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Coronavirus: Canadian Leah Kirchmann chooses to stay in the Netherlands

Leah Kirchmann
Leah Kirchmann (Image credit: Getty Images)

Canadian Leah Kirchmann has told Cyclingnews that she is choosing to stay in the Netherlands for the time being, and has opted to take heed of recommendations to restrict travel to help stop the spreading of the coronavirus. She is currently residing at the Sunweb team's centre in Sittard but may plan on travel back to Canada in the coming weeks.

"I would like to clarify that I am not stuck in the Netherlands, I am choosing to be here for the time being," Kirchmann told Cyclingnews

"The team is not limiting our movements and gave us all the choice whether to travel home. They are taking all the necessary precautions to protect the health of riders and staff. I am at the team's 'Keep-Challenging' centre in Sittard with a small group of riders, including two other Canadians." 

Kirchmann is a native of Winnipeg but currently lives outside of Toronto. She is in her fourth season with Sunweb, formerly called Team Liv-Plantur, and typically spends much of the season overseas. 

She began her season in Australia at the Santos Women's Tour Down Under, Cadel Evans Great Ocean Road Race and Race Torquay in January and February. She later travelled to Europe to begin the spring classics season. 

Due to public health concerns surrounding the spreading of the corononavirus, or COVID-19, many of the top-level one-day races from March through June were either cancelled or postponed. These events include events across China, Italy, Belgium and Netherlands: Tour of Chongming Island, Strade Bianche, Bevrijdingsronde van Drenthe, Trofeo Alfredo Binda, Driedaagse Brugge-De Panne, Gent-Wevelgem, Tour of Flanders, the Ardennes Classics and the Women's Tour.

In addition, the Canadian Olympic Committee announced Sunday that it will not send athletes to the 2020 Tokyo Olympic Games amid the health risks concerning the coronavirus.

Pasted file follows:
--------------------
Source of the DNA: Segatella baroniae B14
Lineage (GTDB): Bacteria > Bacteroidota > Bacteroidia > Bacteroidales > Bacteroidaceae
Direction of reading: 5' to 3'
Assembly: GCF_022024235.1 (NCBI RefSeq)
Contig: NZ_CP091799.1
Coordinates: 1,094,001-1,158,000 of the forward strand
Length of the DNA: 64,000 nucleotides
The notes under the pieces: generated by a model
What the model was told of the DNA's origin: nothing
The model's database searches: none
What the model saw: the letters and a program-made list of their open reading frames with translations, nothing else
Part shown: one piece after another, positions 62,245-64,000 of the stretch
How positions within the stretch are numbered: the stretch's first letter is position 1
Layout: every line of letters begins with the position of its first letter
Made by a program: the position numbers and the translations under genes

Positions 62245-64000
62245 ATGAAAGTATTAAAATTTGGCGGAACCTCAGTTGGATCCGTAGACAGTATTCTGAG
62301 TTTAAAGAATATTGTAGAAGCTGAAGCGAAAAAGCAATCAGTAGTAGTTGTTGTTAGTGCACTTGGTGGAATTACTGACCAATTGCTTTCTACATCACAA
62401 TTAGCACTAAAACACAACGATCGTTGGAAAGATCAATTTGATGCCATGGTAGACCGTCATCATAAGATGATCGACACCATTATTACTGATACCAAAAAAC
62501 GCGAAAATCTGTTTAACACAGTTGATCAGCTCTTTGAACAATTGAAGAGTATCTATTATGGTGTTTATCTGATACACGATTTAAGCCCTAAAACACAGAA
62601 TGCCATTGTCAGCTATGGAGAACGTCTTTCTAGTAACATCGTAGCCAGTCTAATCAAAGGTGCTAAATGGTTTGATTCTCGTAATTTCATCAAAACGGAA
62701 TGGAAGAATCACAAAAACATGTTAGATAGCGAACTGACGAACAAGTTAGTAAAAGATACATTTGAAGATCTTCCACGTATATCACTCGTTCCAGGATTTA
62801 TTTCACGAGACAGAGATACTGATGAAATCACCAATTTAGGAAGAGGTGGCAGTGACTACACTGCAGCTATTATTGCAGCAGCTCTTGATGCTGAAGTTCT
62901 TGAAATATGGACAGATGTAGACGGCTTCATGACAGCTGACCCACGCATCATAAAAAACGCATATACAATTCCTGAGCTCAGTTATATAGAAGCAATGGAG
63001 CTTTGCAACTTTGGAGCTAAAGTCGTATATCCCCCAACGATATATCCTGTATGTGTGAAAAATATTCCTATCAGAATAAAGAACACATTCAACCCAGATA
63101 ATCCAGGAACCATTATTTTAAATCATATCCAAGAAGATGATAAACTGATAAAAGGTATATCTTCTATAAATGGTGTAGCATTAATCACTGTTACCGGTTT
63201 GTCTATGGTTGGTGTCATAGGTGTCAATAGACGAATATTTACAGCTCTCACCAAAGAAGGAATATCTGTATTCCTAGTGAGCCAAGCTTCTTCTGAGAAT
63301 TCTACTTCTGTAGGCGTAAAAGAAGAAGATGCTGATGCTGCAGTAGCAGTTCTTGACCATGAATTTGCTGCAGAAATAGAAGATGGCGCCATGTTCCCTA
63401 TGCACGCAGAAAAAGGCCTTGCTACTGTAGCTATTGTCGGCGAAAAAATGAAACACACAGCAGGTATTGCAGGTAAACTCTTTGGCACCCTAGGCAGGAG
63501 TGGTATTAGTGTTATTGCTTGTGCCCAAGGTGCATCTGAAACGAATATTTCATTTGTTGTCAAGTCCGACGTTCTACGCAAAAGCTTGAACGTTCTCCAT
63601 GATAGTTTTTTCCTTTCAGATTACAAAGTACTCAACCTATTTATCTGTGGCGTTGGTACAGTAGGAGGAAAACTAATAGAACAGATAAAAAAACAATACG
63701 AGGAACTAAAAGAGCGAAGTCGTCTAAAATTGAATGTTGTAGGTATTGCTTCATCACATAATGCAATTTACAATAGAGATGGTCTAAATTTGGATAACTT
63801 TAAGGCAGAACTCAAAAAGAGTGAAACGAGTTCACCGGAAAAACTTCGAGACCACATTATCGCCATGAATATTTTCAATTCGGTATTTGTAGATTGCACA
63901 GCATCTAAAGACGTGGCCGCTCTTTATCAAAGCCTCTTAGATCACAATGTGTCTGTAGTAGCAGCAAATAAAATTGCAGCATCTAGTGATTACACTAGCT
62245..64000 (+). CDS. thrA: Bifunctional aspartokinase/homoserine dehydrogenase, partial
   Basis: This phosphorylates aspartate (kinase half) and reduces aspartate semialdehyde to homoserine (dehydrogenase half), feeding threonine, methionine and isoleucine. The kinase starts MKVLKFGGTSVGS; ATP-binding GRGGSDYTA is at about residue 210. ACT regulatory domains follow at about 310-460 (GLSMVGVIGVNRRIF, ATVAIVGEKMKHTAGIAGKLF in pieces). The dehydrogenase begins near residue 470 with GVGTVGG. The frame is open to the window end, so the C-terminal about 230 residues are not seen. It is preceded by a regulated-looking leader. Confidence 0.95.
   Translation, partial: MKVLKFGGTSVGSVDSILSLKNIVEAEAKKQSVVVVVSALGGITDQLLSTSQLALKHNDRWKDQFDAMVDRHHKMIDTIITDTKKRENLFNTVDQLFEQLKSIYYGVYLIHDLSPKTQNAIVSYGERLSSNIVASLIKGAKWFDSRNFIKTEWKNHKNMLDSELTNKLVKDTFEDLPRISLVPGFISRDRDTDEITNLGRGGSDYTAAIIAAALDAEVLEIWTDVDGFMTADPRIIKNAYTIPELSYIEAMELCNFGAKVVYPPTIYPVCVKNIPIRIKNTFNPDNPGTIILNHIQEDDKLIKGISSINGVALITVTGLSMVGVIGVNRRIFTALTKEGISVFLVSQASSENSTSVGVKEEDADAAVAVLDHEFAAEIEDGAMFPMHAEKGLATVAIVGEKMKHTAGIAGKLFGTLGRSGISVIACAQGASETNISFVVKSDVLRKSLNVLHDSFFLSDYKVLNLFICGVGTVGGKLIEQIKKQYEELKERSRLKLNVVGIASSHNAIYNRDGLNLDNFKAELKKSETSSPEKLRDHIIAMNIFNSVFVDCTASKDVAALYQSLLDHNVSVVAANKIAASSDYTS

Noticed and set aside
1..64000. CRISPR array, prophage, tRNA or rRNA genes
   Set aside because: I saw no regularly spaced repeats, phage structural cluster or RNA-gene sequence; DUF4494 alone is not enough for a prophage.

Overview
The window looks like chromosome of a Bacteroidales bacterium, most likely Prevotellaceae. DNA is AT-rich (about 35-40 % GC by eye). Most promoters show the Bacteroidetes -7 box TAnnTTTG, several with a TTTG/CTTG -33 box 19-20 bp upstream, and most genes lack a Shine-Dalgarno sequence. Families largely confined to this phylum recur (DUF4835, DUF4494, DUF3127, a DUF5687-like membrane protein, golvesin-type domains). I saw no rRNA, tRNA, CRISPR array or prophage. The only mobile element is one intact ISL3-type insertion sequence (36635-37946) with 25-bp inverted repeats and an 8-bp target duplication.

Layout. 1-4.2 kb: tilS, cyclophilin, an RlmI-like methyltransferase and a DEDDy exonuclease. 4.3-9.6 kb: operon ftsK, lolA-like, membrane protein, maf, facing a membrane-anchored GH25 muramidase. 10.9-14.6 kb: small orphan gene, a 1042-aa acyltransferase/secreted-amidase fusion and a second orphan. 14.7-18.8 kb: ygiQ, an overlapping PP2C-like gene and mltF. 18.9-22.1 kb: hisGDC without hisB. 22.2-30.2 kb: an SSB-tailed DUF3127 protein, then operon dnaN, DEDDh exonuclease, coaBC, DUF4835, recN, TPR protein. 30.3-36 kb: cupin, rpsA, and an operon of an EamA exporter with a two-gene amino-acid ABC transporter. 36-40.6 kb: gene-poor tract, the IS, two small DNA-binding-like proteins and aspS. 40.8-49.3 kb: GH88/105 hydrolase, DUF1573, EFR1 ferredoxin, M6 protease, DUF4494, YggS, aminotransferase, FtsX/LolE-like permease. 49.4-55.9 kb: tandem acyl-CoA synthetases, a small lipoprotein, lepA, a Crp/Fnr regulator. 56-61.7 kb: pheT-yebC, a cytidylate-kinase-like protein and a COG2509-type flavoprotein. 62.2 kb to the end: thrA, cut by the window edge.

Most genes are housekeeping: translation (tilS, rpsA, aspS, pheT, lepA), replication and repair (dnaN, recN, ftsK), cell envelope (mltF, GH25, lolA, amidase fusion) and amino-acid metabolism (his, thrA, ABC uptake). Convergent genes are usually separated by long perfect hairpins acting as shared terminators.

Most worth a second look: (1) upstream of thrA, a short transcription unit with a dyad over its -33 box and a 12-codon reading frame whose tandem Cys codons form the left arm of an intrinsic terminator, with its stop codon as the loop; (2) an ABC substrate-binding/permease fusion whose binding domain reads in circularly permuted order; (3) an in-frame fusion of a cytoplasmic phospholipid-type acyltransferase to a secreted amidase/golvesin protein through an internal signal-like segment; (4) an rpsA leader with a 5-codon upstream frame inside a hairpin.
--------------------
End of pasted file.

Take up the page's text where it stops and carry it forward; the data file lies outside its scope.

"I am trying to act as responsibly as possible, limiting the number of people I have contact with, and only going out for training or for grocery shopping. We are facing a huge public health challenge and need to all work together to overcome it," Kirchmann said.

"I do miss my boyfriend, friends and family, but also see some responsibility in not going to see them at this very moment. I am grateful that technology allows for easy communication."

Kirchmann said the coronavirus health concerns should be everyone's top priority and she has decided that, for now, staying in one place and limiting travel is the safest option.

"I am choosing to stay [in Sittard] for the time being for several reasons. We have a very good set up with the team when over in Europe as we are hired as proper employees, so have work visas and Dutch health insurance," she said.

"We also live in our own apartments, which make social distancing easy in the current circumstances. 

"There are also strong recommendations that everyone in the world should limit travel at the moment. If I were to travel, then it would pose a risk to myself and my community in Canada if I were to come into contact with the virus."

Neither Canada nor the Netherlands are in complete lockdown at this time. In Canada, provinces have declared a state of emergency with some restricting social gatherings to five people. 

Public and private schools and daycares are closed, as are businesses such as gyms and health centres, bars and cafes and restaurants [with the exception of those offering drive-thru, takeout and delivery], cinemas, visitor and cultural attractions, along with some shops, and banks under modified hours. 

In addition, Canadian-US borders are closed to all non-essential travel. The coronavirus outbreak has prompted both border restrictions and flight cancellations, however, and many travellers are struggling to return to Canada.

"I may choose to travel back in the coming weeks, but would take all the necessary precautions and enter into isolation for 14 days once back home," Kirchmann said. 

"Travel options are becoming more limited with flight cancellations and borders closures, but I am confident there will still be possible ways to travel home."

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Kirsten Frattini is an honours graduate of Kinesiology and Health Science from York University in Toronto, Canada. She has been involved in bike racing from the grassroots level to professional cycling's WorldTour. She has worked in both print and digital publishing, and started with Cyclingnews as a North American Correspondent in 2006. Moving into a Production Editor's role in 2014, she produces and publishes international race coverage for all cycling disciplines, edits news and writes features. Currently the Women's Editor at Cyclingnews, Kirsten coordinates global coverage of races, news, features and podcasts about women's professional cycling.